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Spatiotemporal antagonism in mesenchymal-epithelial signaling in sweat versus hair fate decision

Lu, Catherine P; Polak, Lisa; Keyes, Brice E; Fuchs, Elaine
The gain of eccrine sweat glands in hairy body skin has empowered humans to run marathons and tolerate temperature extremes. Epithelial-mesenchymal cross-talk is integral to the diverse patterning of skin appendages, but the molecular events underlying their specification remain largely unknown. Using genome-wide analyses and functional studies, we show that sweat glands are specified by mesenchymal-derived bone morphogenetic proteins (BMPs) and fibroblast growth factors that signal to epithelial buds and suppress epithelial-derived sonic hedgehog (SHH) production. Conversely, hair follicles are specified when mesenchymal BMP signaling is blocked, permitting SHH production. Fate determination is confined to a critical developmental window and is regionally specified in mice. In contrast, a shift from hair to gland fates is achieved in humans when a spike in BMP silences SHH during the final embryonic wave(s) of bud morphogenesis.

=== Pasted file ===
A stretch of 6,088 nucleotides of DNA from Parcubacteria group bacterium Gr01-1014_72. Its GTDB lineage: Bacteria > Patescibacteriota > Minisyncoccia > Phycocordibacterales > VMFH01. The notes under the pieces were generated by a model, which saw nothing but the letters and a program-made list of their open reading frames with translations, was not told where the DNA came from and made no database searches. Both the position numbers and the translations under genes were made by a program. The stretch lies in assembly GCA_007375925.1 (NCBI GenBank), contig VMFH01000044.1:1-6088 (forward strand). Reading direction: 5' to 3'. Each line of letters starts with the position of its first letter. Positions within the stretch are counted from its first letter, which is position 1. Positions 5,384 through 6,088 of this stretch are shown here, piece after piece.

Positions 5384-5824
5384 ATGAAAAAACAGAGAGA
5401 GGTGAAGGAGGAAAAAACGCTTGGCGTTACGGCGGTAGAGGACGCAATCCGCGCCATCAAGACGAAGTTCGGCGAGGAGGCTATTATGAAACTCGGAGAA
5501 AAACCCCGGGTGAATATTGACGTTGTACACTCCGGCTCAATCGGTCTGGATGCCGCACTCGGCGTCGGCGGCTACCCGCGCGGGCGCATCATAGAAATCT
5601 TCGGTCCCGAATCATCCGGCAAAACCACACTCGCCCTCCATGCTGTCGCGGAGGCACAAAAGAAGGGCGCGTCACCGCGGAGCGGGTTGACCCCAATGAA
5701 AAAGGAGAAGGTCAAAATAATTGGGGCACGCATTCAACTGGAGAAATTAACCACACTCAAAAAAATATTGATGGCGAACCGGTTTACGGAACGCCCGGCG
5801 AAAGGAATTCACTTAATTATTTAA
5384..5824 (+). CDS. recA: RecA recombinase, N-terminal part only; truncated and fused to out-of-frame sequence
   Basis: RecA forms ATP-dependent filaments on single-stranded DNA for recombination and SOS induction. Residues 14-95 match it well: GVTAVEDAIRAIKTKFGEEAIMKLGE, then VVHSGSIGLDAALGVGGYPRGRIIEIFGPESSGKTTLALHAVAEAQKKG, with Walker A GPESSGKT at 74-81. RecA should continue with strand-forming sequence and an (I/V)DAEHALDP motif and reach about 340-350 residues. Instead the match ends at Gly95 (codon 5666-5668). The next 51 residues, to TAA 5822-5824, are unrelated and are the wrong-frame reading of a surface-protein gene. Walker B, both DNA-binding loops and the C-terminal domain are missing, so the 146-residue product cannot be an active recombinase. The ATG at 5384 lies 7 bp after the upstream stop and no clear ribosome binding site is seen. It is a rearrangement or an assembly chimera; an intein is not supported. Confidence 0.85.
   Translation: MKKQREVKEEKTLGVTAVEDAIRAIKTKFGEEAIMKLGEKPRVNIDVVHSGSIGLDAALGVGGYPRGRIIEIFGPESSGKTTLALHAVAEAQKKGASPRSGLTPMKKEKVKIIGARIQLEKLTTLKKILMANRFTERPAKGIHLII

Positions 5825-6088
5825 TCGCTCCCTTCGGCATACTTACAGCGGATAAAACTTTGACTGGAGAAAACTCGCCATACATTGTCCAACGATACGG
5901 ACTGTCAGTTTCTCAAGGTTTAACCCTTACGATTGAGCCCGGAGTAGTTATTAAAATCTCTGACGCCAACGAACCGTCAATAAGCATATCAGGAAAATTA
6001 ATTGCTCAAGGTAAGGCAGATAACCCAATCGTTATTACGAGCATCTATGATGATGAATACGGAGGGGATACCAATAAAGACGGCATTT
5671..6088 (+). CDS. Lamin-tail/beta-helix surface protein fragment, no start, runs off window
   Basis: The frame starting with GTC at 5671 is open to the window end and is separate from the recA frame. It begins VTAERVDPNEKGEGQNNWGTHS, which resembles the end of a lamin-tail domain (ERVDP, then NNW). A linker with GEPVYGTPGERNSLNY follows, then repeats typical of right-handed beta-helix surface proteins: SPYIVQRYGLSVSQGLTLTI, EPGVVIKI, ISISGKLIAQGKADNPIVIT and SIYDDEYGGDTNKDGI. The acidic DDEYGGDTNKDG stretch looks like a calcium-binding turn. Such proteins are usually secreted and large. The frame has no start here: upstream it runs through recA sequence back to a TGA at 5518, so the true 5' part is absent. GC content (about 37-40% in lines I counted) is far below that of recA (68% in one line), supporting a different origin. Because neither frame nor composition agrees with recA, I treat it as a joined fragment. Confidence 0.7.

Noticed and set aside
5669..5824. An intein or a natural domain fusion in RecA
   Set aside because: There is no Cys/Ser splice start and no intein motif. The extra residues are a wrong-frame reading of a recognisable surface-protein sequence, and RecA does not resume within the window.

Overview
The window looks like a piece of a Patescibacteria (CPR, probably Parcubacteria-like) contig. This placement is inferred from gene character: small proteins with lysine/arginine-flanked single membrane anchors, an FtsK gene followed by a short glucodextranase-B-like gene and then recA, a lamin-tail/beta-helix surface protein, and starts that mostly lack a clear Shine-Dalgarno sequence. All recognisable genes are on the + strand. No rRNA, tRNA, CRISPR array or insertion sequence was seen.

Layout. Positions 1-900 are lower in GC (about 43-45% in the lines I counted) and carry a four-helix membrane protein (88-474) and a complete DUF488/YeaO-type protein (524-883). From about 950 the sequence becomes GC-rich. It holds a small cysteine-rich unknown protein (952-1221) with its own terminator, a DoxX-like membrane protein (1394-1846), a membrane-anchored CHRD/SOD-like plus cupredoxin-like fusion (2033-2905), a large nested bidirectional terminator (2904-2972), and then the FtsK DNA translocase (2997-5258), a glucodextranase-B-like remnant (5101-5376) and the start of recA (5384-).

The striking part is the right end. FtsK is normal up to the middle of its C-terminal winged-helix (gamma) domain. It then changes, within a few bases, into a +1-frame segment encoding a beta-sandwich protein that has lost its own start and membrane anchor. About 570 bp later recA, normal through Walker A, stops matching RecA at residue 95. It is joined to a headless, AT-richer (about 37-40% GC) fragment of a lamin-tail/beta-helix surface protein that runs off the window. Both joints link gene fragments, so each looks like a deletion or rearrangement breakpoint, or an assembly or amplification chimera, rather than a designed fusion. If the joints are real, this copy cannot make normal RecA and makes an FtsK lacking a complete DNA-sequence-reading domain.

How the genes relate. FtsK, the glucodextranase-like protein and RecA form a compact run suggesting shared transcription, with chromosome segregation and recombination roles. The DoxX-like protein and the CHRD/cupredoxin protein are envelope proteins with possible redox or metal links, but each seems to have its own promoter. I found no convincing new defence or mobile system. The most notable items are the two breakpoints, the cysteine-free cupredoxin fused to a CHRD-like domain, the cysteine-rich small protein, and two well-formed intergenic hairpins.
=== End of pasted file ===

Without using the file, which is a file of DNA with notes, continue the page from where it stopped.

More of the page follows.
PMCID:5333576
PMID: 28008008
ISSN: 1095-9203
CID: 2964062

Identification of stem cell populations in sweat glands and ducts reveals roles in homeostasis and wound repair

Lu, Catherine P; Polak, Lisa; Rocha, Ana Sofia; Pasolli, H Amalia; Chen, Shann-Ching; Sharma, Neha; Blanpain, Cedric; Fuchs, Elaine